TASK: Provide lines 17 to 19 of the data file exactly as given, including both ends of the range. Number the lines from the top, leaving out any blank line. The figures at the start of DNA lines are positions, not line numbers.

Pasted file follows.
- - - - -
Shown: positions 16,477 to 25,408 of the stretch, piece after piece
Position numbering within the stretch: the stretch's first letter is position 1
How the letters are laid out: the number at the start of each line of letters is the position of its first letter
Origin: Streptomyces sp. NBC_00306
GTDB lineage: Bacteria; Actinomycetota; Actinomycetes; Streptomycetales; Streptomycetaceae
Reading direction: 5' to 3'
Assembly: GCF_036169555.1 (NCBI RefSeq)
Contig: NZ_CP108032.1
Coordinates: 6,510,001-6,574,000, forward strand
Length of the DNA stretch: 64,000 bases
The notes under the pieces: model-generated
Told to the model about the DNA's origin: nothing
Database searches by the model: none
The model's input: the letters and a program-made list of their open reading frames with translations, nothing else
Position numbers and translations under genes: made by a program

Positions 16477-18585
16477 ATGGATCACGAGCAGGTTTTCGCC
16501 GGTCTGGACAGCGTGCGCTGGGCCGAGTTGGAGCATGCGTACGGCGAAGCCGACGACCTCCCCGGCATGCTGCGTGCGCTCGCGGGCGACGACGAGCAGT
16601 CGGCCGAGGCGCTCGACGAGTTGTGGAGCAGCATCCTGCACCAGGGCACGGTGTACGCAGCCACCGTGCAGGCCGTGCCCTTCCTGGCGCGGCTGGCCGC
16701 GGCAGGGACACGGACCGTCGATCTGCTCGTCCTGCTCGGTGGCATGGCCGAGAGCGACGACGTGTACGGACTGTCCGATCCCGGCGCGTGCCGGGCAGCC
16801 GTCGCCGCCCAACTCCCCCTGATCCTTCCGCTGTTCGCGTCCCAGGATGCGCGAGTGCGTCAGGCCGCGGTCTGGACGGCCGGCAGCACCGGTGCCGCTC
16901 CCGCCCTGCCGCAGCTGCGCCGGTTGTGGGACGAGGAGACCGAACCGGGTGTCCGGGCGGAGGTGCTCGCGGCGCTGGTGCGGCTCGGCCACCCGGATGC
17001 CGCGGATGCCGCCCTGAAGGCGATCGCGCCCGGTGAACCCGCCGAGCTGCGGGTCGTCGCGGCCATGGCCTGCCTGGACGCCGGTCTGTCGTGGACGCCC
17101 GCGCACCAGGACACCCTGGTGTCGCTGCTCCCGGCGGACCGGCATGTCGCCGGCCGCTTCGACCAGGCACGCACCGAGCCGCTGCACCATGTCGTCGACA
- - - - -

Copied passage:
16477 ATGGATCACGAGCAGGTTTTCGCC
16501 GGTCTGGACAGCGTGCGCTGGGCCGAGTTGGAGCATGCGTACGGCGAAGCCGACGACCTCCCCGGCATGCTGCGTGCGCTCGCGGGCGACGACGAGCAGT
16601 CGGCCGAGGCGCTCGACGAGTTGTGGAGCAGCATCCTGCACCAGGGCACGGTGTACGCAGCCACCGTGCAGGCCGTGCCCTTCCTGGCGCGGCTGGCCGC